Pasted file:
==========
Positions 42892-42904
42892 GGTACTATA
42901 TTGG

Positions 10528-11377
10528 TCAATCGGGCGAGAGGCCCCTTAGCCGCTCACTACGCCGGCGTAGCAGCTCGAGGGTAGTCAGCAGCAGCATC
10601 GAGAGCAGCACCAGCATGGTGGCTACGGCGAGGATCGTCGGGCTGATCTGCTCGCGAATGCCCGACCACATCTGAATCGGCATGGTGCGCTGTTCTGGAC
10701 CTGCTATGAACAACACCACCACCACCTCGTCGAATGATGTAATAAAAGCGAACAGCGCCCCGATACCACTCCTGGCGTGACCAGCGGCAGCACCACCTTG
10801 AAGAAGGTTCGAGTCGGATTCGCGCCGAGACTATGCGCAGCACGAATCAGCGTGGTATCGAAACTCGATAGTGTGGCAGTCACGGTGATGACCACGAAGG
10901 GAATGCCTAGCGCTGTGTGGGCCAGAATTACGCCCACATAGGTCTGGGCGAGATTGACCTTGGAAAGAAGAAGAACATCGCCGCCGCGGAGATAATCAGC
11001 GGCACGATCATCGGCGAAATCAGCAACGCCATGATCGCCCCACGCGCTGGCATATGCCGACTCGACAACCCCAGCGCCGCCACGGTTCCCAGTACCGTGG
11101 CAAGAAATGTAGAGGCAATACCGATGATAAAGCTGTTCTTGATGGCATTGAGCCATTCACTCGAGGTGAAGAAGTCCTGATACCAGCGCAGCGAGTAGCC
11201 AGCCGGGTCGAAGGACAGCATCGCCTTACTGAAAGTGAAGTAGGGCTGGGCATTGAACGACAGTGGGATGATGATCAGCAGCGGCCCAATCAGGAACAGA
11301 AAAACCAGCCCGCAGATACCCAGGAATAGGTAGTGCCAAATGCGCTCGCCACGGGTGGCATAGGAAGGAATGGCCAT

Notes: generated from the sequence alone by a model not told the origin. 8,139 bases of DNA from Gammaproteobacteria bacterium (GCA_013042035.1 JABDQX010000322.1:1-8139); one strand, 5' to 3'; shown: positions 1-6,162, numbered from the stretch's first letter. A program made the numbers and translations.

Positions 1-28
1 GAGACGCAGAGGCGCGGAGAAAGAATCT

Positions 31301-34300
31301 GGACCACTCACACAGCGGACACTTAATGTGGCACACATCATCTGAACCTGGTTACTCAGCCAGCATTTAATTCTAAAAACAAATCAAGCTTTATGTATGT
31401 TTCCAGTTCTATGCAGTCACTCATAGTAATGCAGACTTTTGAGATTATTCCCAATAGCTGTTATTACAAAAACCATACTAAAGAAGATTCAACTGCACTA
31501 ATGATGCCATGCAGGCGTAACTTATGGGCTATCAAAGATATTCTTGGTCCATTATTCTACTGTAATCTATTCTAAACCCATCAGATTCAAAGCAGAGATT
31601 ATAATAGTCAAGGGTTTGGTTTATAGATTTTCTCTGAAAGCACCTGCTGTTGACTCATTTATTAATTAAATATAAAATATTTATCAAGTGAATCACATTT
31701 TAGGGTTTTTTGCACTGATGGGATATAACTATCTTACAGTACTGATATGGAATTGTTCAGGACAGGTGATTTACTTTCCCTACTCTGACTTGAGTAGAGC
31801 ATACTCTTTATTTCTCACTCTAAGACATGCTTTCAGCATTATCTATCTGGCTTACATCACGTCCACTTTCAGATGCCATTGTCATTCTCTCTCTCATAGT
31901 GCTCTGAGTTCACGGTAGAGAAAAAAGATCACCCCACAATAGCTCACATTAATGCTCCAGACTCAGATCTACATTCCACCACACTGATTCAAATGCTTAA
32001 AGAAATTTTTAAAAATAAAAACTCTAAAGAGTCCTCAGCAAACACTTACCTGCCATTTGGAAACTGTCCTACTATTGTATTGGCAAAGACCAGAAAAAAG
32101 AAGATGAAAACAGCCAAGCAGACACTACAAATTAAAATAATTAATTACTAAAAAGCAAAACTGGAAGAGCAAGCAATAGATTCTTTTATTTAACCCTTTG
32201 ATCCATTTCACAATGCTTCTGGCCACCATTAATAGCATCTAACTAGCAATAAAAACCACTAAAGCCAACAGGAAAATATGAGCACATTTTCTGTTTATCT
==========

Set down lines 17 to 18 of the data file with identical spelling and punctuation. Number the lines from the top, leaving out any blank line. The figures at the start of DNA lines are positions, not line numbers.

Positions 31301-34300
31301 GGACCACTCACACAGCGGACACTTAATGTGGCACACATCATCTGAACCTGGTTACTCAGCCAGCATTTAATTCTAAAAACAAATCAAGCTTTATGTATGT